Recycling and Repurposing of Plastic Waste for Advanced 3D Printing Applications

01 January 2019 → 31 May 2023
European funding: framework programme
Research disciplines
  • Engineering and technology
    • Recycling
Recycling repurposing sustainability
Other information
Project description

The project aims at the development of innovative reclamation and repurposing routes for end-of-life plastic and carbon fibre reinforced polymer (CFRP) components. This will be achieved by employing advanced nanotechnology solutions, Additive Manufacturing (AM) and recycled resources, for the production of high added value 3D printed products with advanced functionalities. In this way, the combination of AM, polymer processing and recycling technologies could constitute a new paradigm of a distributed recycling process, easily implemented at local scale in collaboration with the industrial sector and collection facilities, in order to create competitive, highly customisable products at lower production costs, in a flexible digital environment that fully unravels the potential of eco-design and allows for integration of smart intrinsic self-sensing, self-repairing and recycling options. The project aims to address all aspects and stages of thermoplastic and CF reinforced thermoplastic 3D printing material development from recycled resources, starting with the selection of suitable waste streams, strategies for material repair, compatibilization and upgrade towards AM processing, compatibility between different thermoplastic matrices and the reinforcing fibres and nanoparticles, comparative assessment of various AM thermoplastic processing technologies and closed-loop material optimisation in terms of processability and performance.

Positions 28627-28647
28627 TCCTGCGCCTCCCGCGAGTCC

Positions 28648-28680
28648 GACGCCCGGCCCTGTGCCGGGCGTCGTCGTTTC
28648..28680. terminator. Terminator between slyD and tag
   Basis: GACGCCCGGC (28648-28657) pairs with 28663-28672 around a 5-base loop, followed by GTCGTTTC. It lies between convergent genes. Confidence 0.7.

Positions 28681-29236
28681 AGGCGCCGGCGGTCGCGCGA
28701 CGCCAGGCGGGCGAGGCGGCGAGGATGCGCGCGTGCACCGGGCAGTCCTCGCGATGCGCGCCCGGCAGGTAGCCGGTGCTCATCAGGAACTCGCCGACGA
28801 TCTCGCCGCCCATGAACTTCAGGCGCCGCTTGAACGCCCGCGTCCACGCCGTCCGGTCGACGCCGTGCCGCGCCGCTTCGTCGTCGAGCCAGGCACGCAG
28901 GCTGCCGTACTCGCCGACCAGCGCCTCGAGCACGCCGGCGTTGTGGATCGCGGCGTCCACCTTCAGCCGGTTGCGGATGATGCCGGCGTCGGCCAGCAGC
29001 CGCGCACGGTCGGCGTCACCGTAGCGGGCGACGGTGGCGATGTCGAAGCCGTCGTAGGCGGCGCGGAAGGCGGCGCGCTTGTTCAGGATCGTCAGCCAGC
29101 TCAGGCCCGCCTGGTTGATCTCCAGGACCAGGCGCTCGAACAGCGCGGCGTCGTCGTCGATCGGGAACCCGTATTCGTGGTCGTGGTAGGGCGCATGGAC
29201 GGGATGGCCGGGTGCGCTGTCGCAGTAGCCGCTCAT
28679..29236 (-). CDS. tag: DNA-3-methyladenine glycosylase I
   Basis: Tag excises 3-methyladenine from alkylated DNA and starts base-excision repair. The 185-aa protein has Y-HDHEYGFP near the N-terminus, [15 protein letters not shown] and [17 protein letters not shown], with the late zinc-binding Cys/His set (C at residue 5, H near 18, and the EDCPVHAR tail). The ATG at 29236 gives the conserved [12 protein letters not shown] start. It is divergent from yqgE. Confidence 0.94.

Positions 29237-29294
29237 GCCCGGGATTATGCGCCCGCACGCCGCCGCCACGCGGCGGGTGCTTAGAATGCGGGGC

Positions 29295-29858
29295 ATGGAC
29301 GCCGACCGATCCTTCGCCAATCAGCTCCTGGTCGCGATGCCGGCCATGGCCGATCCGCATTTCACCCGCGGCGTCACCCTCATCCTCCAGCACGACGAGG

Role of Ghent University
Ghent University coordinates the recycling and upgrade of selected thermoplastic (TP) waste streams and focusses on the filament, pellet and continuous fibre reinforced Additive Manufacturing methodologies including both material innovation, processing, equipment development and AM design strategies.